Galerius was forced plundering Italy on his way. Some time during the invasion, Severus was put to death by Maxentius at Tres Tabernae near Rome. After the failed campaign of Galerius, Maxentius' reign over Italy and Africa was established. Beginning in 307 he tried to arrange friendly contacts with Constantine, in the summer of that year, Maximian travelled to Gaul, where Constantine married his daughter Fausta and was in turn appointed Augustus by the senior emperor. However, Constantine tried to avoid breaking with Galerius, did not support Maxentius during the invasion. In 308 April, Maximian tried to depose his son in an assembly of soldiers in Rome. In the conference of C
Battle of the Milvian Bridge
The Battle of the Milvian Bridge took place between the Roman Emperors Constantine I and Maxentius on 28 October 312. It takes its name from an important route over the Tiber. Constantine won the battle and started on the path that led him to end the Tetrarchy and become the sole ruler of the Roman Empire. Maxentius drowned in the Tiber during the battle. According to chroniclers such as Eusebius of Caesarea and Lactantius, the battle marked the beginning of Constantine's conversion to Christianity. Eusebius of Caesarea recounts that Constantine and his soldiers had a vision sent by the Christian God; this was interpreted as a promise of victory if the sign of the Chi-Rho, the first two letters of Christ's name in Greek, was painted on the soldiers' shields. The Arch of Constantine, erected in celebration of the victory attributes Constantine's success to divine intervention; the underlying causes of the battle were the rivalries inherent in Diocletian's Tetrarchy. After Diocletian stepped down on 1 May 305, his successors began to struggle for control of the Roman Empire immediately.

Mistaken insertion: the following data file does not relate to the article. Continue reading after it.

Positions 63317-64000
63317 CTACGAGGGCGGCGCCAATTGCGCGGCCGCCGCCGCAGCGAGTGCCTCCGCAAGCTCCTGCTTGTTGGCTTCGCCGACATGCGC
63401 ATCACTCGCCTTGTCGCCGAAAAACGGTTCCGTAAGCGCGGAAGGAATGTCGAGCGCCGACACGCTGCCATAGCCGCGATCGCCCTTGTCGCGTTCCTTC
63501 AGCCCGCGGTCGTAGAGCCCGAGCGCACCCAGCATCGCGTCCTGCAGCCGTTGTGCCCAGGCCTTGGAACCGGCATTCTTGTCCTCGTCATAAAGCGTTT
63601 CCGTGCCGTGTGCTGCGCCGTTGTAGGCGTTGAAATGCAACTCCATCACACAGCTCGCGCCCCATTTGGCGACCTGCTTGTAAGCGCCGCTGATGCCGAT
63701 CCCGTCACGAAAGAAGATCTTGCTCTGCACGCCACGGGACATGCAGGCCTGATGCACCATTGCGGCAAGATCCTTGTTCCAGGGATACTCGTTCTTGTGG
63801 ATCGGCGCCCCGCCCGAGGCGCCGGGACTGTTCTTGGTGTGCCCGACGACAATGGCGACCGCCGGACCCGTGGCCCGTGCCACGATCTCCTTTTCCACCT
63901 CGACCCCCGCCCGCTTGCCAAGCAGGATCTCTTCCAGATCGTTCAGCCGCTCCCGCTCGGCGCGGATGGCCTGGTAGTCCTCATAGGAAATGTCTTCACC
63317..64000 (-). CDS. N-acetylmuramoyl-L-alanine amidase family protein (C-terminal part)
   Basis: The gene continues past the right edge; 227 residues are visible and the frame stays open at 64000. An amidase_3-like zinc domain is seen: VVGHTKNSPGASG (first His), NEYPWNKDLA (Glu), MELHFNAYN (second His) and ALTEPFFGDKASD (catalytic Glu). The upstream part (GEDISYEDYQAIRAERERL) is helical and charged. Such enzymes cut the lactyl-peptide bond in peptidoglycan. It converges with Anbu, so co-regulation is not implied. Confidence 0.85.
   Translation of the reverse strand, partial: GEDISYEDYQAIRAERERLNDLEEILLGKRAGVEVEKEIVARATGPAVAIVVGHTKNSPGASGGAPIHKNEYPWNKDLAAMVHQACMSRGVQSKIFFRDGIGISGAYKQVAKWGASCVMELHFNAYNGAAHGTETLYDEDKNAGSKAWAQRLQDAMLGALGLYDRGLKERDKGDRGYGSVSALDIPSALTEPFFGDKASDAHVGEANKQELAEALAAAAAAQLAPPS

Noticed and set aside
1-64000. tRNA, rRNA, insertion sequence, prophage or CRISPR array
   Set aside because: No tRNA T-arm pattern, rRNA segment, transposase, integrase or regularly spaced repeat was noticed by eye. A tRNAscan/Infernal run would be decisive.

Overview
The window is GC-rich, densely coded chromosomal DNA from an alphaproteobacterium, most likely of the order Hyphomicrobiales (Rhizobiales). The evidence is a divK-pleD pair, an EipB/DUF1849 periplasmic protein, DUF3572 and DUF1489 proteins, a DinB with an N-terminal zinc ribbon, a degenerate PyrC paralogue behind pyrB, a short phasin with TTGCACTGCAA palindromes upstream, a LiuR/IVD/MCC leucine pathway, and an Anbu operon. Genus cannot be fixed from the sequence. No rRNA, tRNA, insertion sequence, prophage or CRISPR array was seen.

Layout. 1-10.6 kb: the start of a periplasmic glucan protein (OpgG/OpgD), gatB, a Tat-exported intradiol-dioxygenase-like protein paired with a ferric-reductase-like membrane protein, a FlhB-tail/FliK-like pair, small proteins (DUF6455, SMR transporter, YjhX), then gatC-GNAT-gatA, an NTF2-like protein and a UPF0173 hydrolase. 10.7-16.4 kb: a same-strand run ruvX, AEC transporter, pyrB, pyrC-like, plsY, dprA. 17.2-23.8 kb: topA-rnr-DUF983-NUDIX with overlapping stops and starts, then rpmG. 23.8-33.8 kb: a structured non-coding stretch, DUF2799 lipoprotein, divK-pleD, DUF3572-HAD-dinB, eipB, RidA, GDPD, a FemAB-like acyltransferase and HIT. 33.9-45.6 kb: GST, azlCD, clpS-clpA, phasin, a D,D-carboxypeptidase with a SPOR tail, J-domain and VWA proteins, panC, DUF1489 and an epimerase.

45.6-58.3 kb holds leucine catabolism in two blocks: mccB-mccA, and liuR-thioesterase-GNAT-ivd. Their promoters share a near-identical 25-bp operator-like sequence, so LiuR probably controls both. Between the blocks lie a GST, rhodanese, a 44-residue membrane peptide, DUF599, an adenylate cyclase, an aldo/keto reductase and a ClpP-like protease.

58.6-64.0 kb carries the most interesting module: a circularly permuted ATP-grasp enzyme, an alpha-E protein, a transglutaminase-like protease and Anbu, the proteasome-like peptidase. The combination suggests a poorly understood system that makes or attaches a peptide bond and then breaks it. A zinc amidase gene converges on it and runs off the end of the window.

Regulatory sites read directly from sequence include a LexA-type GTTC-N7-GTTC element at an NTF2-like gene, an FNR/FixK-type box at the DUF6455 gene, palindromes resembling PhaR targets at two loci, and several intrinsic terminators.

Although Constantine was the son of the Western Emperor Constantius, the Tetrarchic ideology did not provide for hereditary succession. When Constantius died on 25 July 306, his father's troops proclaimed Constantine as Augustus in Eboracum. In Rome, the favorite was Maxentius, the son of Constantius' imperial colleague Maximian, who seized the title of emperor on 28 October 306, but whereas Constantine's claim was recognized by Galerius, ruler of the Eastern provinces and the senior emperor in the Empire, Maxentius was treated as a usurper. Galerius, recognized Constantine as holding only the lesser imperial rank of Caesar. Galerius ordered his co-Augustus, Severus, to put Maxentius down in early 307. Once Severus arrived in Italy, his army defected to Maxentius. Severus was captured and executed. Galerius himself failed to take the city. Constantine avoided conflict with the Eastern emperors for most of this period. By 312, however and Maxentius were engaged in open hostility with one another, although they were brothers-in‑law through Constantine's marriage to Fausta, sister of Maxentius.